Downtown revitalization

Jeff Genung

It wasn’t exactly the United Nations, but it was certainly a meeting of the minds. I had the opportunity to go to the “Downtown Summit” Tuesday night, put on by representatives of the Norwich BID, Commerce Chenango, downtown merchants and organized by my good friend, Martha Ryan.

There was, I’ll admit, a certain sense of deja vu in the concept behind the meeting – revitalizing downtown. In the last 17 years, I bet I’ve been to that same meeting at least a dozen times. I still eagerly await the revitalization.

I say that somewhat facetiously, of course, because I have in fact seem microbursts of revitalization in downtown Norwich throughout the years. I’ve seen scores of businesses start up with grand plans and fail miserably; precious few are those which started, stuck it out, and succeeded.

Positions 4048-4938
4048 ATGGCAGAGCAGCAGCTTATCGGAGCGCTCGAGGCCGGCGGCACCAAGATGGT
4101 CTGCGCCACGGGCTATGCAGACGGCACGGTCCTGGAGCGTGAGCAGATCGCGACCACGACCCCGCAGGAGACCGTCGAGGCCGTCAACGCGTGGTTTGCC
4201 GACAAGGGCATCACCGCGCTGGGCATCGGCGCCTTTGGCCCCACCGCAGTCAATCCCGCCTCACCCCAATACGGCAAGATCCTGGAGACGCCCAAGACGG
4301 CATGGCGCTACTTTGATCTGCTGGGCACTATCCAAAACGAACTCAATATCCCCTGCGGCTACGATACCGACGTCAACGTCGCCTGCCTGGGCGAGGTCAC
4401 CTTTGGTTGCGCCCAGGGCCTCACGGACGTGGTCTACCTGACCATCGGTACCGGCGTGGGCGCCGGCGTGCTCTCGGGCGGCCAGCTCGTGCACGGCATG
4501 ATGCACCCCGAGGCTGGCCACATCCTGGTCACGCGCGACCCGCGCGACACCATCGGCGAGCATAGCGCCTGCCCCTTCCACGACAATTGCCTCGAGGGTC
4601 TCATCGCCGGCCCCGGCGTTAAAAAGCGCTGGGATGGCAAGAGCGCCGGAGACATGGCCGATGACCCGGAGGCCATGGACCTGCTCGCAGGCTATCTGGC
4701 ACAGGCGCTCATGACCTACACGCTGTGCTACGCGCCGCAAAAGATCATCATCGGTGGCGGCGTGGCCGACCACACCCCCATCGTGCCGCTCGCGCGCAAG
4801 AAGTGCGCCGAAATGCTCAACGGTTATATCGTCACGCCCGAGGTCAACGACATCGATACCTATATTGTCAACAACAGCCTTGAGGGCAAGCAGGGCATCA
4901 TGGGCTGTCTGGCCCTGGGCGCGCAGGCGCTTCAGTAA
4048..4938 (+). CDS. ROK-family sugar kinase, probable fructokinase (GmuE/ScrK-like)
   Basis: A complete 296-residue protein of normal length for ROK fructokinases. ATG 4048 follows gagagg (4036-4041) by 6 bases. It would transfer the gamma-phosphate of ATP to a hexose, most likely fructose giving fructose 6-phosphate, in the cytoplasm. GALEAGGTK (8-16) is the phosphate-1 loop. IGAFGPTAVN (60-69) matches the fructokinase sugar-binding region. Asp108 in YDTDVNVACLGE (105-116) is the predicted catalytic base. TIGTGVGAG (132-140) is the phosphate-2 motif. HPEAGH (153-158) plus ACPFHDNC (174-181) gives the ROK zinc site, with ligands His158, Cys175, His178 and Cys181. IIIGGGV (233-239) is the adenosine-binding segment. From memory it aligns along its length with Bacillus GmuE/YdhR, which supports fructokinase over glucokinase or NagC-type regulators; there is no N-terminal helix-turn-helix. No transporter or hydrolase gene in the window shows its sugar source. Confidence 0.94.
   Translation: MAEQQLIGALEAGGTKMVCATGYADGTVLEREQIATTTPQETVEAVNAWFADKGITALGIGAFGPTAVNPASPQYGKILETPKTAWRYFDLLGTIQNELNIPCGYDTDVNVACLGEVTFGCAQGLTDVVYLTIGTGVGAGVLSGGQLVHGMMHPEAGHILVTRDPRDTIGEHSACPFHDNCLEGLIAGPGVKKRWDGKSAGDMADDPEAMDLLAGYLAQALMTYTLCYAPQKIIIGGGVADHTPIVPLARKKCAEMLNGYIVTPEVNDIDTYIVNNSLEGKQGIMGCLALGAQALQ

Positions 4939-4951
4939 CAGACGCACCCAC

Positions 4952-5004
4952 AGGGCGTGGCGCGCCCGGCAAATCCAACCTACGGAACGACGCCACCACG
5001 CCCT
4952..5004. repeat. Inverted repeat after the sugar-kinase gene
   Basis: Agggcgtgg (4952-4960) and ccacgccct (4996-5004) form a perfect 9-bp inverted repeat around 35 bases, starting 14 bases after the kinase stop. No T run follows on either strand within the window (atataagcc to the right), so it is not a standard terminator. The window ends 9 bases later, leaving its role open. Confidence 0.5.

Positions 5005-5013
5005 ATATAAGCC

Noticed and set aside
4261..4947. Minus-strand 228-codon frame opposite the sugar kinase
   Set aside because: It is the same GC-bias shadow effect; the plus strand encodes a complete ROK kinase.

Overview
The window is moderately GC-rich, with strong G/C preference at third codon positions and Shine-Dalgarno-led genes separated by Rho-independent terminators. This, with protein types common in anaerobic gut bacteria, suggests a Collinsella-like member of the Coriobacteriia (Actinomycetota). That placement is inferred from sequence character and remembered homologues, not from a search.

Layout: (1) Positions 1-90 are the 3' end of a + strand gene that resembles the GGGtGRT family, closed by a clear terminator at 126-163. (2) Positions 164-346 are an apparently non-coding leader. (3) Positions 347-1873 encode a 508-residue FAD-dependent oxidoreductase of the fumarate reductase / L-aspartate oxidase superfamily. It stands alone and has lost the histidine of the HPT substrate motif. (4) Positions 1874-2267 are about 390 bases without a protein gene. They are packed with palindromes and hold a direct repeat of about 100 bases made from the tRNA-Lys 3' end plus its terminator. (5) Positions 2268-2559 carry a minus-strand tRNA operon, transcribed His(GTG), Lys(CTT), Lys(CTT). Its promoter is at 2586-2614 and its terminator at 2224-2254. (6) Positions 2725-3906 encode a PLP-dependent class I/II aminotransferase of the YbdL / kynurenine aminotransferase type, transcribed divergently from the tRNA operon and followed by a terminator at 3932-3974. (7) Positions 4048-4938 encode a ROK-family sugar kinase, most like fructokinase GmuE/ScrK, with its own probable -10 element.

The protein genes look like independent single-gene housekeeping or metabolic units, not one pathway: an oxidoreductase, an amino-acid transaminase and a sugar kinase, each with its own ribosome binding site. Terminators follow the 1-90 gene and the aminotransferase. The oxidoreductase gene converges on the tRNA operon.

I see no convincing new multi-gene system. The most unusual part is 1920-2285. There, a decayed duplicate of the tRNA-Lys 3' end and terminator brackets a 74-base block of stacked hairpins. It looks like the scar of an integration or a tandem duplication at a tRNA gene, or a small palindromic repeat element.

I’m no expert in the field of business, and certainly no entrepreneur, but I can smell a business that’s not going to make it a mile away. Those who fail to plan, as the saying goes, can plan to fail. Some stores or restaurants that have opened in Norwich over the years … it makes you wonder if the owners were just sitting around with a six pack watching UFC when they said, “Hey, we should open a business!”

The instances where inspired genius like that have actually succeeded are few and far between – and usually backed by a large amount of money and/or luck. Don’t count on that, folks.

I’m hopeful something good will come out of the Downtown Summit, and not just for downtown Norwich but for Oxford, Sherburne, Greene and New Berlin as well. A vital downtown is essential not only to the economic health of a community, but its cultural and spiritual health as well. There’s a lot of good to be found in our downtown – and a lot of potential to fill those empty storefronts with homegrown talent in businesses which augment what’s already here.